.” Ferrari v. Ford Motor Co., 826 F.3d 885, 891 (6th Cir. 2016) (citing Cass v. City of Dayton,
770 F.3d 368, 373 (6th Cir. 2014)). Summary judgment in a case brought under the FMLA or the
Americans with Disabilities Act (“ADA”) may be appropriate if there is no disputed fact on an
essential element of plaintiff’s claims, such as knowledge of the decision-maker. See Henderson
v. Chrysler Group, LLC, 610 F. Appx. 488, 492 (6th Cir. 2015) (granting summary judgment
dismissing FMLA and ADA claims where the decision-maker had no knowledge of plaintiff’s
Alves alleges that Ardent violated (1) the FMLA, 29 U.S.C. § 2615(a), by unlawfully
discharging her and retaliating against her for invoking her right to use FMLA-protected leave and
(2) the ADA, 42 U.S.C. § 12112(a), by terminating her due to her disability, failing to
accommodate her disability by denying her request for leave to undergo surgery for the disability,
and retaliating against her for asserting her rights under the ADA. (Doc. No. 15, ¶¶ 17–45.)
A. FMLA Claims
Alves brings her FMLA claims under the interference and retaliation provisions. (Doc.
No. 1, ¶¶ 17–30.) Ardent argues that Alves’ FMLA claims fail as a matter of law because she
cannot establish (a) that Ardent knew she requested FMLA leave prior to deciding to terminate her
(Doc. No. 24, p. 10); (b) a causal connection between her FMLA leave request and her termination
(id. at pp. 11–13); or (c) that Ardent’s reasons for terminating her were pretextual (id. at pp. 13–
19). Alves counters that “numerous genuine issues of material fact” preclude the Court from
granting summary judgment, including, “a fact question regarding when Mr. Penny did or could
become aware of [her] need for carpal tunnel surgery and used it against her in his decision to
terminate her.” (Doc. No. 33, pp. 1, 8.)
1. FMLA Interference Claim
To state a prima facie case of FMLA interference, the plaintiff must demonstrate that (1)
she is an eligible employee; (2) the defendant is an employer as defined in the Act; (3) she was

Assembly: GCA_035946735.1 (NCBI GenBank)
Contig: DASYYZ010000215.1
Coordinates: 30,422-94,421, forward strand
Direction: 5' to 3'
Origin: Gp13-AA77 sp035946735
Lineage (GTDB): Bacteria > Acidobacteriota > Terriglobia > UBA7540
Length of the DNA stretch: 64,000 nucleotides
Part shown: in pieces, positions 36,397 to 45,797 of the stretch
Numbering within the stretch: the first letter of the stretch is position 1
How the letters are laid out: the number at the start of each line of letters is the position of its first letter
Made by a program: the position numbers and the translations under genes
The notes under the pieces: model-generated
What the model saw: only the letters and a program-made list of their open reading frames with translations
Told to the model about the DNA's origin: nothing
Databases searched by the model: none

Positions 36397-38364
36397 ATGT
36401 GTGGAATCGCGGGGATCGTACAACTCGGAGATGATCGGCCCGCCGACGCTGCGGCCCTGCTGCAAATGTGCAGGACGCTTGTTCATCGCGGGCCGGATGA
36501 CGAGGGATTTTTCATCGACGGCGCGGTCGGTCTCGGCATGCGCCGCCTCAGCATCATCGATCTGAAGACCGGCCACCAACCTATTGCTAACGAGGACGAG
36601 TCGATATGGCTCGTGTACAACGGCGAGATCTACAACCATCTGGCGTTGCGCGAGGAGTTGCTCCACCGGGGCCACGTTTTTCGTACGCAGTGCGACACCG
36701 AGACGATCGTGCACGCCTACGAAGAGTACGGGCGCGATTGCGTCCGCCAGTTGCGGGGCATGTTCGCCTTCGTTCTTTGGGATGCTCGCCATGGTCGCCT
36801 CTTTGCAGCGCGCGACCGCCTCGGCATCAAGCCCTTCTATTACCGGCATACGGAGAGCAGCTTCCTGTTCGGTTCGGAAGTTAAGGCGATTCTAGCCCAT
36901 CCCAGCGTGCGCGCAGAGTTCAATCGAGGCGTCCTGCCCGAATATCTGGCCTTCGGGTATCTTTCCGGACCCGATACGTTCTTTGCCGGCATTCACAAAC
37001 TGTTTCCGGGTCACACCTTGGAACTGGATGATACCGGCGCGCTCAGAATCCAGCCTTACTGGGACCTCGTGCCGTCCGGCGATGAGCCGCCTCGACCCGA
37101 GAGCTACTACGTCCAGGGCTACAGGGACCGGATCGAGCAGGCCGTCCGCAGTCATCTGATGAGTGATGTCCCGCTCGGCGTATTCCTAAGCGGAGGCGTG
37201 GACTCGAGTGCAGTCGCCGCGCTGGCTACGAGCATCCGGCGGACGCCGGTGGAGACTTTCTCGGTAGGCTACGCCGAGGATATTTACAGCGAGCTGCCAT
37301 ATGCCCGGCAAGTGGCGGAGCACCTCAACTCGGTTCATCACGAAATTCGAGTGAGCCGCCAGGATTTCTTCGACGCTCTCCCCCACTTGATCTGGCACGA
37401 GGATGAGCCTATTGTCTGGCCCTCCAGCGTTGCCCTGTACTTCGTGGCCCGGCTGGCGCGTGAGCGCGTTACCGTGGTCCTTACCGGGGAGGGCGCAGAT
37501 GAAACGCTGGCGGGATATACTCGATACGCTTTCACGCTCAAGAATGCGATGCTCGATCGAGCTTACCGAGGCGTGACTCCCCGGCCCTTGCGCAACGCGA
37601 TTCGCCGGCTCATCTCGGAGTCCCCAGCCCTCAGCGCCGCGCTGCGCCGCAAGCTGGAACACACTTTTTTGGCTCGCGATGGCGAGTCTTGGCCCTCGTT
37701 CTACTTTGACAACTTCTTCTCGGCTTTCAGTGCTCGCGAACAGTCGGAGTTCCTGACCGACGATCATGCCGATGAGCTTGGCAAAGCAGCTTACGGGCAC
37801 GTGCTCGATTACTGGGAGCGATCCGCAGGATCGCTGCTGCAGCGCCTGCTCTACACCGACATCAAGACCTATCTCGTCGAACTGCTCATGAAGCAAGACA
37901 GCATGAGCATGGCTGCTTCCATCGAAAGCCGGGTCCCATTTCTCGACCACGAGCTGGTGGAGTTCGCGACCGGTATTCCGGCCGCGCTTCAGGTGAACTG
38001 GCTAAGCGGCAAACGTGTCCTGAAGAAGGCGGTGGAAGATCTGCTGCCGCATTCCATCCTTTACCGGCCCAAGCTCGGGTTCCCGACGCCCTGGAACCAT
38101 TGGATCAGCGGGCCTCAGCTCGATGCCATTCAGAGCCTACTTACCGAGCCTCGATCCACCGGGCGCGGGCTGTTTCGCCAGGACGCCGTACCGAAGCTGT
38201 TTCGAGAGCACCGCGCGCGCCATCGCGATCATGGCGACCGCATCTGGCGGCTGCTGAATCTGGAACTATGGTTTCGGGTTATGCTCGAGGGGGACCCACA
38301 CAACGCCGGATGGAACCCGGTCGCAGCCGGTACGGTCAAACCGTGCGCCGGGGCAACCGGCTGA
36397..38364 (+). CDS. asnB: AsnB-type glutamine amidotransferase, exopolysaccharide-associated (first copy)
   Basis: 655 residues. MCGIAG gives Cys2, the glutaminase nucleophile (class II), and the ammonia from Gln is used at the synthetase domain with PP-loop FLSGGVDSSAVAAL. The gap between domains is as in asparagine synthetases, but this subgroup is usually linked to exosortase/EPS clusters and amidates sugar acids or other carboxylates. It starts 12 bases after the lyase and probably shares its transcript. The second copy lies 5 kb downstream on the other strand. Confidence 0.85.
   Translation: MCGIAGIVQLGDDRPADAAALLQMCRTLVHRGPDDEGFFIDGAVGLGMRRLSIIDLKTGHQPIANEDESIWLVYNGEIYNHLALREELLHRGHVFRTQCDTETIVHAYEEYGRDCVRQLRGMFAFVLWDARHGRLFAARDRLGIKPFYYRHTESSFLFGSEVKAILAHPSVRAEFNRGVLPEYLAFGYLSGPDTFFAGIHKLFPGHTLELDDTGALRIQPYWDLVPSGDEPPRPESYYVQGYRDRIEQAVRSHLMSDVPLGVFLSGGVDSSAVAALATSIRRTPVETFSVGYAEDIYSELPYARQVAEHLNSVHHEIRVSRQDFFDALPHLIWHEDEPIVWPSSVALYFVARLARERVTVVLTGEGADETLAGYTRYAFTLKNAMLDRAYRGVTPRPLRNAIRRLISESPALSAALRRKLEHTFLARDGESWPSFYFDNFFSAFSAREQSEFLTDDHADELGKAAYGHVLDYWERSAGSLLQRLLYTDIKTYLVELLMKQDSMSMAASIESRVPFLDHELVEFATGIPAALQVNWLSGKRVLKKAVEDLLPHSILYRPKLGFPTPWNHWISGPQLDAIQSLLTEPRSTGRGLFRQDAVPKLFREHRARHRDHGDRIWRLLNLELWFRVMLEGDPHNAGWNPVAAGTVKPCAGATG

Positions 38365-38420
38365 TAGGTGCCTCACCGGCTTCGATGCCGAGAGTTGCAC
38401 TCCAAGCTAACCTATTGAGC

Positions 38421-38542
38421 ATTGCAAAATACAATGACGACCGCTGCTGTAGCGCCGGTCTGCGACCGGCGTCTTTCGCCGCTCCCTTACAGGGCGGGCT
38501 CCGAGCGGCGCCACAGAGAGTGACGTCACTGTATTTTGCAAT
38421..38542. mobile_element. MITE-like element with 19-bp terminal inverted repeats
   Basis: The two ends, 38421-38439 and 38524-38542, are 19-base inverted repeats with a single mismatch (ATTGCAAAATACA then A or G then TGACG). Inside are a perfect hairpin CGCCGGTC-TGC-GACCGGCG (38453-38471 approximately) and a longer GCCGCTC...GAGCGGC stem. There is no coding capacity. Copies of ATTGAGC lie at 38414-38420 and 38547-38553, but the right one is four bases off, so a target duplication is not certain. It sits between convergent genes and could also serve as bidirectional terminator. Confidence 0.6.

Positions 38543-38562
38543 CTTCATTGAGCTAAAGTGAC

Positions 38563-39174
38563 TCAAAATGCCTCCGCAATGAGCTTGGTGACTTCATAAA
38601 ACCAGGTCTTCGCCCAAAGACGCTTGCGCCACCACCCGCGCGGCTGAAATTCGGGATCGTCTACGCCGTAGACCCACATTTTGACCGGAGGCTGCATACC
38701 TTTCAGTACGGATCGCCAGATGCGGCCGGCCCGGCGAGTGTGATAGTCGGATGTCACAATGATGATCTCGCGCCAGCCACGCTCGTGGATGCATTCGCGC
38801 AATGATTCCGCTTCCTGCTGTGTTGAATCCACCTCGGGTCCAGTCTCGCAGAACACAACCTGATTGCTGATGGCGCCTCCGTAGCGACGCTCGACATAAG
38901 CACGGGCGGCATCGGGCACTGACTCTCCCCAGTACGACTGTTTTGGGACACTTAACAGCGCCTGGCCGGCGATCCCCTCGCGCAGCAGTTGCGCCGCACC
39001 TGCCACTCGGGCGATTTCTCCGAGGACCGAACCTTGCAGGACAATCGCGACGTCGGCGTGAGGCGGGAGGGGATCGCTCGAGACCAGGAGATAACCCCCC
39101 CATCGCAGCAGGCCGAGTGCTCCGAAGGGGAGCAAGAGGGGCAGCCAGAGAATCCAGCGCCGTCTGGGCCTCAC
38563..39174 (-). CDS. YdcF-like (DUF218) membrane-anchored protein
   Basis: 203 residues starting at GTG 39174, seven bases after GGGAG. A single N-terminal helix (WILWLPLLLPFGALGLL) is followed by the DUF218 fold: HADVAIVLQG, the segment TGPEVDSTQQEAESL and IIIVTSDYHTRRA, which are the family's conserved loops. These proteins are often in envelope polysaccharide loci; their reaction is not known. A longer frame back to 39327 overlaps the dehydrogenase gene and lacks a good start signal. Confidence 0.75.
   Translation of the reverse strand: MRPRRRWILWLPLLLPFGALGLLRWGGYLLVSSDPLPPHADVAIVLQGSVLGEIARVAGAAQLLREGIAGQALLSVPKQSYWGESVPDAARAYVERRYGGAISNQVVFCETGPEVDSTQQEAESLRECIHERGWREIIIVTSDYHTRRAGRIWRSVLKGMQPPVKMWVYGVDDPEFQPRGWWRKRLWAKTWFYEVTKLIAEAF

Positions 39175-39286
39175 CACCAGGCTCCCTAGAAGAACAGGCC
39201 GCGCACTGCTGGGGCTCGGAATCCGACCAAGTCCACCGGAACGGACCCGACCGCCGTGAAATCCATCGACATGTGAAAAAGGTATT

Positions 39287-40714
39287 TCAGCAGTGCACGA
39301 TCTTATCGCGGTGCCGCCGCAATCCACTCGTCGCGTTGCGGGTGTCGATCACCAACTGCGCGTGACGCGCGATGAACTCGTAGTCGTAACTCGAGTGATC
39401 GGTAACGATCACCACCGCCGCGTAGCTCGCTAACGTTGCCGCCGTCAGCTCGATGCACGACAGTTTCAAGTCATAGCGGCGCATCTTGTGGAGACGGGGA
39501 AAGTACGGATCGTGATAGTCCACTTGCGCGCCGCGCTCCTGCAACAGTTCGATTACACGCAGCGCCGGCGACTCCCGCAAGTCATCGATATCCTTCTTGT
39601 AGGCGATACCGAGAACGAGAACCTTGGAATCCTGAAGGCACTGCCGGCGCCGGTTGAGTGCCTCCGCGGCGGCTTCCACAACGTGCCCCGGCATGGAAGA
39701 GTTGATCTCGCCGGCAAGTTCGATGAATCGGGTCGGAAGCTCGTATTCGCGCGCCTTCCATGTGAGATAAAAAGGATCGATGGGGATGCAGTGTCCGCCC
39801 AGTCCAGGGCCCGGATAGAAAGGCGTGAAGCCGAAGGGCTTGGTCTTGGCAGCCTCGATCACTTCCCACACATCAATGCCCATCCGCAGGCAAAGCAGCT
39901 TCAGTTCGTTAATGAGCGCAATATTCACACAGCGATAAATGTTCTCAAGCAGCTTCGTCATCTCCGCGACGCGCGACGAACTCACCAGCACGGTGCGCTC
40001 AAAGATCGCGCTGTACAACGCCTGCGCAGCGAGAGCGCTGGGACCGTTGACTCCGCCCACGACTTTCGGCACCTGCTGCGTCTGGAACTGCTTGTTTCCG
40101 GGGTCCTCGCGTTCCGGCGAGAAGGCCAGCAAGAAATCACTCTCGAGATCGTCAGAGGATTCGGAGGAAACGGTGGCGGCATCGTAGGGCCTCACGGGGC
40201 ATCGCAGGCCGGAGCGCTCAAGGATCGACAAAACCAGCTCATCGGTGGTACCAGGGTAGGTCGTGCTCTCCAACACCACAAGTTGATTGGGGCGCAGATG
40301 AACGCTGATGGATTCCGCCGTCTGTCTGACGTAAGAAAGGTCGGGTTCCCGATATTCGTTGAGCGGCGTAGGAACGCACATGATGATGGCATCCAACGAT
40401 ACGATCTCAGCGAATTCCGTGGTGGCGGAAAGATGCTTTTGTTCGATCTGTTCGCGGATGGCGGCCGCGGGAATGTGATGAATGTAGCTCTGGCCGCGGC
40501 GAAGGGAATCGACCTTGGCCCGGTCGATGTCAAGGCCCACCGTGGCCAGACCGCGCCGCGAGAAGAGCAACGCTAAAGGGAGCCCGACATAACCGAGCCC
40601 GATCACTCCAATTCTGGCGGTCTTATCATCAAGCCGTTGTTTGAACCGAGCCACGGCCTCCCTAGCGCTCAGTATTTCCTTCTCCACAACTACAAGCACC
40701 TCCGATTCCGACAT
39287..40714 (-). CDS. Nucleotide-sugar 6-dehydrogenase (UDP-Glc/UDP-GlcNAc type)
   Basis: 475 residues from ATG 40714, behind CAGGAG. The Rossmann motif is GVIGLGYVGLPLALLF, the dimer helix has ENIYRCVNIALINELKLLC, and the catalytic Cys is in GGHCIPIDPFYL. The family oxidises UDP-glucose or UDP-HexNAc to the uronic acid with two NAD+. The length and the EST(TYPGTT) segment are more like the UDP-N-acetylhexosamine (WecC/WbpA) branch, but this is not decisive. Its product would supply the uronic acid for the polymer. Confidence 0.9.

entitled to leave under the FMLA; (4) she gave the defendant notice of her intention to take leave;
and (5) the defendant denied her FMLA benefits to which she was entitled.” Demyanovich v.
Cadon Plating & Coatings, LLC, 747 F.3d 419, 427 (6th Cir. 2014) (citing Edgar v. JAC Products,
Inc., 443 F.3d 501, 507 (6th Cir. 2006)). However, “an employee may be lawfully dismissed,
preventing him [or her] from taking FMLA leave, if the dismissal would have occurred regardless
of the employee’s request for . . . leave.” Parks v. UPS Supply Chain Solutions, Inc., 607 F. App’x
508, 518 (6th Cir. 2015).
The undisputed facts in this case establish that Ardent decided to terminate Alves “well
before” she requested FMLA leave. (Doc. No. 24, p. 10.) On February 2, 2014, Penny gave Alves
a negative 2013 performance review. (Docs. No. 30, ¶ 17; 26-1, p. 52.) On October 20, 2014,
Penny gave Alves negative feedback about her job performance in 2014. (Doc. No. 30, ¶¶ 19–
In late 2014, Penny let Wilder know that he would “potentially” terminate Plaintiff’s
employment. (Id. at ¶ 22.) 1 Penny’s opinion that Alves should be terminated was reinforced when
he “completed Plaintiff’s performance appraisal for the year 2014[.]” (Id. at ¶ 23.) 2 Penny
prepared for Alves’ termination in January 2015, when he began seeking her replacement, which
he continued to do in the days before her termination. (Id. at ¶¶ 27, 30.) It is undisputed that, on
February 19, 2015, Penny informed Wilder that he was ready to terminate Alves, and they
scheduled it for February 25, 2015. (Id. at ¶ 29.) The record shows, without dispute, that Penny
decided to terminate Alves prior to February 23, 2015, the date Alves was first diagnosed with
carpal tunnel syndrome.
Alves claims that there is “a fact question regarding when” Ardent became aware of her
need for carpal tunnel surgery and made the decision to terminate her. (Doc. No. 33, p. 8.) The
undisputed material facts establish that, at the very latest, Ardent, through Alves’ supervisor,